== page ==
Do I have to boil the pretzels?
Absolutely! This is what gives them their unique texture and taste
Does shape matter?
No! In this house shape never matters, so do bites, twists, play with the dough and make any shape you want, even create letters to spell out little pretzel messages!
How much should each pretzel weigh?
Each pretzel should weigh roughly 75g before baked. However, I am not too fussy when it comes to making pretzels and think it is fine if some are a little larger or smaller than others.
Where is the lye?
Traditional pretzels are made with lye as this gives them their unique colour and shine. Being based in Australia, lye is very hard to get your hands on and is something I am not familiar cooking with. This is where bicarb soda comes in as it’s a great alternative to lye! I promise you won’t be able to tell the difference…. almost.
Check out my other bread recipes:
If you have any questions or would like to leave a review, please do so here! I always love answering your food and recipe related questions and hearing your feedback on my recipes.
Soft, buttery, twisted pretzels
- 500 g white all purpose flour
- 360 mL lukewarm water
- 7 g instant or dry active yeast
- 1 tbsp white or brown sugar
- 1 tsp salt
- 2 tbsp olive oil
- 1/2 cup bicarb soda
- flaky sea salt
- 25 g melted butter
- In a small bowl, combine the lukewarm water and yeast. Mix well and leave to sit for 5 minutes to ensure the yeast is active. Bubbles should form at the top of the water. Combine the salt and sugar to the yeast water and mix well.
- In a large bowl, combine the flour, yeast water and olive oil. Bring together with a wooden spoon. Begin to knead the dough in the bowl and once it starts to form a ball, take it out of the bowl and place onto a lightly floured wooden surface. Knead for 5 minutes until slightly smooth.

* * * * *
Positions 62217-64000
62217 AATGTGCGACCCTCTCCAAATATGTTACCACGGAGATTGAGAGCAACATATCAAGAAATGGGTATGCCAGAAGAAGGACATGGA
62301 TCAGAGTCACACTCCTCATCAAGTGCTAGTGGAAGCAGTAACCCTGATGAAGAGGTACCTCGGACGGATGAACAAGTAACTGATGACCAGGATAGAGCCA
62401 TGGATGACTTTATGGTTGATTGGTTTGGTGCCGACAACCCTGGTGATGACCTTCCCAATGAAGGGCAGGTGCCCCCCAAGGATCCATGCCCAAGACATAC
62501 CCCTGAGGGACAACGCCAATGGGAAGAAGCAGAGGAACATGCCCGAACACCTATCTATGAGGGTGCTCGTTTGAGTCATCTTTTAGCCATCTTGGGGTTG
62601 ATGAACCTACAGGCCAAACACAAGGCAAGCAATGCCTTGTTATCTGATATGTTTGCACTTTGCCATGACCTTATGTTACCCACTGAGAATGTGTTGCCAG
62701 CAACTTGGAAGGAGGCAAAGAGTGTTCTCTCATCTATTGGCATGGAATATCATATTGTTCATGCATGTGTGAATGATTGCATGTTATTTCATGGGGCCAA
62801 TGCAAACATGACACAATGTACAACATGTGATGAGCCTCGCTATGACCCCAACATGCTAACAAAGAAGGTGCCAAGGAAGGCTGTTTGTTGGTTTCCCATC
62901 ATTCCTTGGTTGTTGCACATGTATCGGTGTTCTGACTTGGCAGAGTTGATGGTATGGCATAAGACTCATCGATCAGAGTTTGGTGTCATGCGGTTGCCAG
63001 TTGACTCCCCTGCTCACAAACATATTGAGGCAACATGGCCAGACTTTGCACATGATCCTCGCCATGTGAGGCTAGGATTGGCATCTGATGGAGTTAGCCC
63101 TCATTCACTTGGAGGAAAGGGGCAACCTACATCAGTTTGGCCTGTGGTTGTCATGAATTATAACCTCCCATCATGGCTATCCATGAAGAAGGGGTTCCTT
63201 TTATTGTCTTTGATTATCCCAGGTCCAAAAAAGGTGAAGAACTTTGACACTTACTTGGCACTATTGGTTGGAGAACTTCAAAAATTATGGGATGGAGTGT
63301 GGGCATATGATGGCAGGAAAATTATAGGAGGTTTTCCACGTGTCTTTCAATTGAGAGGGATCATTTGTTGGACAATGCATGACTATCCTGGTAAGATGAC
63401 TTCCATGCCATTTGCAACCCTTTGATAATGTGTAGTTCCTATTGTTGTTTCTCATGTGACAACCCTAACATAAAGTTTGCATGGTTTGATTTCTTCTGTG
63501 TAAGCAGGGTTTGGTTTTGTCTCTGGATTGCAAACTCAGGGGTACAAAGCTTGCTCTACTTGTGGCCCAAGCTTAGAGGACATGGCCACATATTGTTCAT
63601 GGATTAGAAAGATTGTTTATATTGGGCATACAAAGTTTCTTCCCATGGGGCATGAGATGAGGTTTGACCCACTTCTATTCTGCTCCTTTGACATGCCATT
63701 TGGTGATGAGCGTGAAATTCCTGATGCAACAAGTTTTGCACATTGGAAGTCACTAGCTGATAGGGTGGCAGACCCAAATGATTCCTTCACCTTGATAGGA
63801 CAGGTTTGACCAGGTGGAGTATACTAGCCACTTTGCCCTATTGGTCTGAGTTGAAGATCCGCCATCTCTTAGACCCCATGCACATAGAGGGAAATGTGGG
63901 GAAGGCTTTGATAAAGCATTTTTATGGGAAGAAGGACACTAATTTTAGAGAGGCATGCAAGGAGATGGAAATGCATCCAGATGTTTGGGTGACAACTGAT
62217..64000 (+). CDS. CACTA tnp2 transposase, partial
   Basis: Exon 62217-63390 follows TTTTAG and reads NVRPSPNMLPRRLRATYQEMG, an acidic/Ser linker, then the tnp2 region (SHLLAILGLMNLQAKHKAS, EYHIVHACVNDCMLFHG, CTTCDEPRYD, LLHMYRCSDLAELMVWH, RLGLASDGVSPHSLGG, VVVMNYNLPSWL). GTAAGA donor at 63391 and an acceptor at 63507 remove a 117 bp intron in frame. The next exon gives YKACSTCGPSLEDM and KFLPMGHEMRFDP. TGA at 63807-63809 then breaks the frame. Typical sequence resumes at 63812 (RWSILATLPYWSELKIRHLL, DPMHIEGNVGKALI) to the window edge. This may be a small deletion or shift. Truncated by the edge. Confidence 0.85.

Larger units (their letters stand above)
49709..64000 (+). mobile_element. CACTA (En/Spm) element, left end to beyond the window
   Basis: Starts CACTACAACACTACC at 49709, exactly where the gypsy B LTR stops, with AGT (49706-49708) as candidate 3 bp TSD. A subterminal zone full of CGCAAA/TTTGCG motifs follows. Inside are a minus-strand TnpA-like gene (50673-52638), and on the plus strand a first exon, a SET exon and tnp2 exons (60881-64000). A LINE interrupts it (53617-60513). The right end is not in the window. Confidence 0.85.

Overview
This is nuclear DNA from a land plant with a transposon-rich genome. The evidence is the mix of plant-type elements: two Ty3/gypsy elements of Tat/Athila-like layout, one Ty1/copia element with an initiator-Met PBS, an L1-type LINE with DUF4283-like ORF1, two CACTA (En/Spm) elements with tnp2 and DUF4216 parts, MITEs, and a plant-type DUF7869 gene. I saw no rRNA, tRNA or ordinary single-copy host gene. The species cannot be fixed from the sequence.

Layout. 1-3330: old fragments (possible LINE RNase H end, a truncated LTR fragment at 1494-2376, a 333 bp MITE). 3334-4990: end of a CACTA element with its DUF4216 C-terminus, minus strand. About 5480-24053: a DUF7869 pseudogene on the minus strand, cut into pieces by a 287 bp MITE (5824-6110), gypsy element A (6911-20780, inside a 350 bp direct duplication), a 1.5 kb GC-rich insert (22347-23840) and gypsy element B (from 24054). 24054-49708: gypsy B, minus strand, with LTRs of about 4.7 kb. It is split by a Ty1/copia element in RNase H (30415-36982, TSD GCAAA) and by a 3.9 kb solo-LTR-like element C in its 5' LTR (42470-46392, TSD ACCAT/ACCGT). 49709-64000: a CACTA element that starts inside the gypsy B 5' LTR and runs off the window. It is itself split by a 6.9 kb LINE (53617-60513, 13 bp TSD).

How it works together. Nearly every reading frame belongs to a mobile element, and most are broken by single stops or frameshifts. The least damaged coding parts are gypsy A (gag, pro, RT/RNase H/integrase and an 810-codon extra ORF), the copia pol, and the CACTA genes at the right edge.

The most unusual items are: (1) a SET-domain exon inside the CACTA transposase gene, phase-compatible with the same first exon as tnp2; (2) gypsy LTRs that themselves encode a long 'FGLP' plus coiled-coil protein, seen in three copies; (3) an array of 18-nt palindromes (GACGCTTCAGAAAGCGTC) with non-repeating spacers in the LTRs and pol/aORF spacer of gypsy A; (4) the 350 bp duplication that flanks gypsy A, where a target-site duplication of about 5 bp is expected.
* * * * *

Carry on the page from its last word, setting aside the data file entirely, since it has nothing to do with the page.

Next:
- Drizzle a bowl with olive oil and place the dough into it. Cover with glad wrap or a damp tea towel and place into a warm spot. Leave to proof for 1 hour. The dough will double in size.
- Preheat the oven to 200 degrees Celsius and bring a large pot of water with the bicarb soda to the boil.
- Take the dough out of the bowl and place onto a lightly floured working surface. Lightly flour a dough cutter or shark knife and divide the dough into 8 parts. Take 1 part of the dough and roll into a ball by using a cupping motion with your hands. This step should be done on a work surface that has not been floured and can create lots of friction. Roll the ball out into a long sausage shape. Grab the ends of the dough and slap the dough onto the counter as though you are using a skipping rope. This will further lengthen the dough. It should be roughly 20 – 22 inches long. Be careful not to break the dough in this step. Form a circle with the dough and then twist the two ends together. Bring the twisted ends back towards yourself and apply some pressure to form a pretzel shape. Place the pretzel onto a pre-lined baking tray and leave to rest while you make the others.
- Once all the pretzels have been shaped, drop 2 at a time into the bicarb soda bath for 30 seconds each. Remove from the bath with a slotted spoon and place back onto the pre-lined baking tray, leaving space around the pretzels as they will rise and expand when baked. Sprinkle it with flaky sea salt while the pretzels are still wet.
- Bake for 12 – 14 minutes or until golden and brown. Remove from the oven and brush with melted butter.